Last Updated: 4/11/2017 2:38:00 AM
The expansion of India's factory sector slowed for a third month in March as growth in new orders eased and costs for raw materials kept rising, a business survey showed on Monday.
The HSBC manufacturing Purchasing Managers' Index (PMI), compiled by Markit, eased to 54.7 in March from 56.6 in February. In January, the PMI reading was 57.5.
The index has now stayed above the 50 mark - which shows growth rather than contraction - for three years. But with many of its components in a steady decline, that picture may change.
The survey's factory output index slipped to 56.3 in March from 60.5 in February, well below its life-time average of 58.9.
"Activity in the manufacturing sector expanded at a slower pace in March led by a moderation in output and order growth, although export orders accelerated," said Leif Eskesen, economist at HSBC.
Price pressures also continued to rise, with the sub-index for input prices, or the cost of raw materials, increasing from February and staying well above its long-term average.
But output prices eased a little in March, after hitting an 11-month high in February.
"While inflation of output prices eased, a further rise in input price inflation suggests it could pick up again as cost pressures are passed on to customers," Eskesen added.
India's headline inflation, as measured by the wholesale price index, picked up in February for the first time in five months, trumping chances for a reversal in the hawkish monetary stance of the Reserve Bank of India (RBI).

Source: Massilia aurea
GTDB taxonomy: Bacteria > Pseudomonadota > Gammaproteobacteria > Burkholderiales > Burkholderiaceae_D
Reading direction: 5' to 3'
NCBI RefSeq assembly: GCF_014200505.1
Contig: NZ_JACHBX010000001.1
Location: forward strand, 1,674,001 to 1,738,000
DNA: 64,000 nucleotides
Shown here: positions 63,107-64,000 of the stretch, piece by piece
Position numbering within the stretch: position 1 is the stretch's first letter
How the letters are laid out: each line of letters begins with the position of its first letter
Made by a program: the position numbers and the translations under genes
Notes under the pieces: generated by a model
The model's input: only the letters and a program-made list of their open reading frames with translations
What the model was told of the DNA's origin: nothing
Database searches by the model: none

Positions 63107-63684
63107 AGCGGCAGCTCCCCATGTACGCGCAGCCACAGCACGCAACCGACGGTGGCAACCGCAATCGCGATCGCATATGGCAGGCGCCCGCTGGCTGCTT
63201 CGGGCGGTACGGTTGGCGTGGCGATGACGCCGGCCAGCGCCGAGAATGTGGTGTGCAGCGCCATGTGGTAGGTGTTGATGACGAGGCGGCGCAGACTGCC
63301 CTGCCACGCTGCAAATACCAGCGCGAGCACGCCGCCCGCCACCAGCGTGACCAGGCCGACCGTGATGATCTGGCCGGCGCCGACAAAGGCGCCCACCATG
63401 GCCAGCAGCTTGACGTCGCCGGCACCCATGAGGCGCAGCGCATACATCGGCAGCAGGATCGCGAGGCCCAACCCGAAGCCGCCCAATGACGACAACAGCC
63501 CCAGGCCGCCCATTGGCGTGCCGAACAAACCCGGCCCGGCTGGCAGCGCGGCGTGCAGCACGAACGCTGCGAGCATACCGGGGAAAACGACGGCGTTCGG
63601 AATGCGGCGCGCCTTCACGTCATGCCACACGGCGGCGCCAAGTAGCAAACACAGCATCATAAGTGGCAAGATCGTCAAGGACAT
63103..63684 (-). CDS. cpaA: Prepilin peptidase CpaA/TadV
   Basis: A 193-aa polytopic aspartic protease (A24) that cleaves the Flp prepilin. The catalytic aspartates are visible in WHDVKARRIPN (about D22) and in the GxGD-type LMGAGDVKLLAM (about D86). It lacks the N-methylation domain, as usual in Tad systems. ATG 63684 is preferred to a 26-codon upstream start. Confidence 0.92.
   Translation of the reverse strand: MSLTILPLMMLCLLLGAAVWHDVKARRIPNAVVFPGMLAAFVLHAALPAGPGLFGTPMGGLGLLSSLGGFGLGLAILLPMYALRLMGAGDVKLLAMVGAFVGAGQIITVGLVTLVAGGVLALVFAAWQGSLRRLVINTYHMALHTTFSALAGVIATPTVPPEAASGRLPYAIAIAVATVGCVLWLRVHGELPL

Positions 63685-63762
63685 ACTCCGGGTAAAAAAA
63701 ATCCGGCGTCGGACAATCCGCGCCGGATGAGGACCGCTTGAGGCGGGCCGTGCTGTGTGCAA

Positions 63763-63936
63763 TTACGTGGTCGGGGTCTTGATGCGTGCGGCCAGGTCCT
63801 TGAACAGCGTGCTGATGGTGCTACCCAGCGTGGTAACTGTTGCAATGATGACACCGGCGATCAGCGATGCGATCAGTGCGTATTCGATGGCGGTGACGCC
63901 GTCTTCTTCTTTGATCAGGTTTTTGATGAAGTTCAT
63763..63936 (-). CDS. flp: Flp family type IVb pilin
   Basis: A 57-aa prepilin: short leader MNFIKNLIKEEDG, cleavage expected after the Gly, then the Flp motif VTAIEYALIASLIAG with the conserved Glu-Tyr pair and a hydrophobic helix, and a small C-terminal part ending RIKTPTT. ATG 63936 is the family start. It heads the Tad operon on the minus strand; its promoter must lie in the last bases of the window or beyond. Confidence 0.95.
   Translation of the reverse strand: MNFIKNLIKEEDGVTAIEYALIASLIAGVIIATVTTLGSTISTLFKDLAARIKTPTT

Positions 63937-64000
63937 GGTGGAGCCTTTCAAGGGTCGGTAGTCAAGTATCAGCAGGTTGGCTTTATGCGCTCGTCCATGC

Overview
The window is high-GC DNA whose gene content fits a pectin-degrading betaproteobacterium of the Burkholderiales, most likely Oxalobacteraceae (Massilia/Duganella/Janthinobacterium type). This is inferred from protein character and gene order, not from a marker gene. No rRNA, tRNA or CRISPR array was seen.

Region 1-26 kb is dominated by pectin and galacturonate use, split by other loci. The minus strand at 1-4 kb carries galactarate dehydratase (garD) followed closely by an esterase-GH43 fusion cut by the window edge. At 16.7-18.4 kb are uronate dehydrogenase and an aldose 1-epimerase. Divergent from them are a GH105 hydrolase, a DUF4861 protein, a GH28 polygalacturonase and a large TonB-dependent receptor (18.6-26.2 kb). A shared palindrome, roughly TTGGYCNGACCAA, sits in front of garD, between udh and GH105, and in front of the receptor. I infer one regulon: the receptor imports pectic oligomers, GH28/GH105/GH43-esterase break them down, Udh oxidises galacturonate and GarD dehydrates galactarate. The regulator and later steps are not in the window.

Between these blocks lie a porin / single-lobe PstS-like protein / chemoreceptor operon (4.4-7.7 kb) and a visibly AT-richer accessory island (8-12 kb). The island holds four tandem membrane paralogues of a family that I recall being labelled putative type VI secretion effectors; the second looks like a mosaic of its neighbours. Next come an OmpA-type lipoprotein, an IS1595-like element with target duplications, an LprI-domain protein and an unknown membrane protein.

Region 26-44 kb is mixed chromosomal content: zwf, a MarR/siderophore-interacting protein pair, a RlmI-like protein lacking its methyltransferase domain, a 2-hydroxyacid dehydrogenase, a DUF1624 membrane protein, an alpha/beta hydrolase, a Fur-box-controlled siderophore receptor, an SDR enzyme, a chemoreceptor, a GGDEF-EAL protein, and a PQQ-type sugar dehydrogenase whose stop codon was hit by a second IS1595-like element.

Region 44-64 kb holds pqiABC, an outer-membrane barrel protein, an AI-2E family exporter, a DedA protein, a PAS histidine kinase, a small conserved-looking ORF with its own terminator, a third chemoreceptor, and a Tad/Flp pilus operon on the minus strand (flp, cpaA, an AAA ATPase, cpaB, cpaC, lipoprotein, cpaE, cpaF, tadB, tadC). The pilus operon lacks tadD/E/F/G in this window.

The RBI's battle against inflation has resulted in numerous rate hikes since late 2010, taking the benchmark repo rate to a three-year high of 8.5 per cent, even though it has tried easing liquidity conditions by reducing the amount of cash banks must park with the central bank.
Those rate hikes, along with a deteriorating global economic climate resulted in slowing the Indian economy and choking the investment cycle.
The economy grew at a lower than expected 6.1 per cent rate in the third quarter of last year, and with inflation cooling in past months, markets had been clamouring for the central bank to cut interest rates.
But that may depend on how fast inflation cools, Eskesen said.
"These numbers suggest that upside risk to inflation remains and that the RBI's easing cycle, in terms of timing and magnitude depends on the extent to which these risks materialize."